Thanks a lot!

First of all, I have to check /run/current-system/(lib/)firmware, not /lib/firmware, which was my first error. The outPath will probably be wrong, as my brcm will be at the top of the store package, when it actually should be in lib/firmware/brcm. (I need to check later when I’m in NixOS again, so yes, I’m using NixOS)

Secondly, I was never paying attention to the outputs attribute that gives me the opportunity to define bash env variables for the actual store paths to my buildInputs, as I was thinking libraries will be linked to my system (which would prevent NixOS from handling multiple versions, so that was limited thinking). This is the reason why I can’t get my other package to work.

If I get things correct from the manual now, I will provide my dependency in buildInputs and define a variable name for it in outputs and then I will have the variable name available to use in my builder script, which is the path to the dependency in the store, thus I can adjust the compiler flags to really look into the right path, right?

But, I thought this is why we have the PATH magic in the, but now it falls off the top of my head, this magic cannot work for absolute paths. Something like LDFLAGS=-I/usr/include/... cannot work in NixOS. I have to replace /usr with an output variable that points to the dependency in the store that has the include directory in its root.

I hope I got this right now.

One more thing though: Is there also nativeOutputs for nativeBuildInputs or how is are the natives handled in that regard?

You are confusing many concepts here.

outputs is for derivations to split themselves, mostly for size concerns. Some package might ship huge amounts of data, so splitting that into a separate output allows users to only substitute/keep the binaries without the data if they don’t need it. It bears no meaning in this case; it’d just mean you’d have to use yourpackage.outputname instead of just yourpackage. You only have one thing you want to output and therefore don’t need multiple outputs.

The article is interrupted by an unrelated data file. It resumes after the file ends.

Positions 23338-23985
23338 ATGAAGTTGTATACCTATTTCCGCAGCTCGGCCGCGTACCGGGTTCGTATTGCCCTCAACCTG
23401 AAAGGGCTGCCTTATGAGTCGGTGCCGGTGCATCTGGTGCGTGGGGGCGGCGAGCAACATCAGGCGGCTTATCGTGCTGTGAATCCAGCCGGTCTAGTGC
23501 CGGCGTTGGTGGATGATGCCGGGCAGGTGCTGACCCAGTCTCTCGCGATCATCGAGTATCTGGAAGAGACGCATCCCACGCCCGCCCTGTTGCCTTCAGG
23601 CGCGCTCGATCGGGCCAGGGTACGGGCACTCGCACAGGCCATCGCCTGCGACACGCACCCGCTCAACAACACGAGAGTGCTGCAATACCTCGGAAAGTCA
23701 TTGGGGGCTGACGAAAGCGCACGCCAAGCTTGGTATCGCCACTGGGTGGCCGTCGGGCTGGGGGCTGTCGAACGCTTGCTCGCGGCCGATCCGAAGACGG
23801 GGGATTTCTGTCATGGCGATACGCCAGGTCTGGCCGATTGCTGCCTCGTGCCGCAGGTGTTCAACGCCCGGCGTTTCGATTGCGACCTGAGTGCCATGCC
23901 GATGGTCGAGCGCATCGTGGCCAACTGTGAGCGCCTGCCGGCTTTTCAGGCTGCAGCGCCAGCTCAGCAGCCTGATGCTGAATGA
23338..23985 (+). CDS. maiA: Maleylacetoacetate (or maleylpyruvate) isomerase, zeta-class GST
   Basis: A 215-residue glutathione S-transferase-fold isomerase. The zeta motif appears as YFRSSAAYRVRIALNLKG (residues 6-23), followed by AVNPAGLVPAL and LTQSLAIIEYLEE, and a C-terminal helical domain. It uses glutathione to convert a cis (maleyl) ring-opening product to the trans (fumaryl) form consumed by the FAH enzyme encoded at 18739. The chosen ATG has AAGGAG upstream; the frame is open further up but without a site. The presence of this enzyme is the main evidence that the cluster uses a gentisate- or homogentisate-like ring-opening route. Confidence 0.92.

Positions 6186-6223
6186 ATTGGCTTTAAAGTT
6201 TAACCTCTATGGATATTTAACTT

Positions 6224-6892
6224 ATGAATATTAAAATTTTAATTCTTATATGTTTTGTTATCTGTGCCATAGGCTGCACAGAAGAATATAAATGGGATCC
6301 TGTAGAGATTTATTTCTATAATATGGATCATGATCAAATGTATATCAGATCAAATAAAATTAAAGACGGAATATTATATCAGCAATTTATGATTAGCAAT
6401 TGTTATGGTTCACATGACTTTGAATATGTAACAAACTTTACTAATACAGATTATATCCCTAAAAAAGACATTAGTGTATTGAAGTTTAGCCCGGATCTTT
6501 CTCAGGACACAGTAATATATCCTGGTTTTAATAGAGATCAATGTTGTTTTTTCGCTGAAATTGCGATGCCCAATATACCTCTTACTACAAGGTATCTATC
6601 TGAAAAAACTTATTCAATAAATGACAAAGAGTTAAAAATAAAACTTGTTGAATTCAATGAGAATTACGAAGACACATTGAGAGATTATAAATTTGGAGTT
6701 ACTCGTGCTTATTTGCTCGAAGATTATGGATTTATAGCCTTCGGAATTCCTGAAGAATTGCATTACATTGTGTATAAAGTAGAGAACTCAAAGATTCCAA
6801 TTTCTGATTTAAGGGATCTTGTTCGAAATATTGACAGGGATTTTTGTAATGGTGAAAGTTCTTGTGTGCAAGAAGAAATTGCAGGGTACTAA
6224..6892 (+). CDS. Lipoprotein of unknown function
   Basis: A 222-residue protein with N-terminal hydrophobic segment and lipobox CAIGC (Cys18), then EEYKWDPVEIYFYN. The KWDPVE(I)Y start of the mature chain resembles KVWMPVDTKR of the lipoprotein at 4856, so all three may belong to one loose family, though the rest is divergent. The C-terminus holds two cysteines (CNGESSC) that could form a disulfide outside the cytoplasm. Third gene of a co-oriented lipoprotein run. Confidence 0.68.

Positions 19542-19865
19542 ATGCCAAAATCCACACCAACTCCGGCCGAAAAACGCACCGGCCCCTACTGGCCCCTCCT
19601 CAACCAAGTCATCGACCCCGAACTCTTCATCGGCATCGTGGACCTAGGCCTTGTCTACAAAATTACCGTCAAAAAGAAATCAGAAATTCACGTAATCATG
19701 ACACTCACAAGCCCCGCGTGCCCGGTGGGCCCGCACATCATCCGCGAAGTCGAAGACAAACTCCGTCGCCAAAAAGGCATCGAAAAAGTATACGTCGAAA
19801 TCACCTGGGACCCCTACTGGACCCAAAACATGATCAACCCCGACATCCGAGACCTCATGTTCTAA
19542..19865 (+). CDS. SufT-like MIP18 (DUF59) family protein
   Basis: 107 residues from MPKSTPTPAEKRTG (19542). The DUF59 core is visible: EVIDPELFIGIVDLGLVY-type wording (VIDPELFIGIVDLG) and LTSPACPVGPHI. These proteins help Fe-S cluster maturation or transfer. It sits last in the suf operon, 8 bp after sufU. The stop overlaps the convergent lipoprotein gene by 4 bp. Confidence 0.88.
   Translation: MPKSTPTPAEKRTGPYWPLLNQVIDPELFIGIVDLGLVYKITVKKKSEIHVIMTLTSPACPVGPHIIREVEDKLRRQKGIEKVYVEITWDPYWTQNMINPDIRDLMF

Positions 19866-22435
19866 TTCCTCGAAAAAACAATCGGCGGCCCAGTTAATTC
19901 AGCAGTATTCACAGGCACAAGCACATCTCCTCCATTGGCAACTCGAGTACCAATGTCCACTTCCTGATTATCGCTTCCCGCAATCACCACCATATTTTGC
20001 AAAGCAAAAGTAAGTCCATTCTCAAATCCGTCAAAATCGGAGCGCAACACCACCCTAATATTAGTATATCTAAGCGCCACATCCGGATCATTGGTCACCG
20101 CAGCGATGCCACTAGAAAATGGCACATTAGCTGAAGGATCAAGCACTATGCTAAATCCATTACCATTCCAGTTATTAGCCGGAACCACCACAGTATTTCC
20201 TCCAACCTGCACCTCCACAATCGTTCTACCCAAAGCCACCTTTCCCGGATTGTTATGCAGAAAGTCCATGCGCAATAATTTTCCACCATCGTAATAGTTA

buildInputs is for libraries that provide some standardised way of accessing them. Their lib/s or includes will appear in the CFLAGs and LDFLAGs passed to the compiler and tools like pkg-config will be able to discover them.

nativeBuildInputs is for binaries that are run during the build and therefore need to be built for the buildPlatform. This is an important distinction for cross-compilation but that’s not relevant here.
Never heard of nativeOutputs and that doesn’t sound like something that’d make sense.

What you actually want here is something along these lines:

pkgs.runCommand "brcm-firmware" { } ''
  mkdir -p $out/lib/firmware/
  cp -r ${./brcm} "$out"/lib/firmware/

I’d perhaps even use this:

pkgs.runCommand "brcm-firmware" { } ''
  mkdir -p $out/lib/firmware/
  ln -s ${./brcm} "$out"/lib/firmware/

You don’t need to deal with the complexities of mkDerivation to just run some basic commands in a derivation.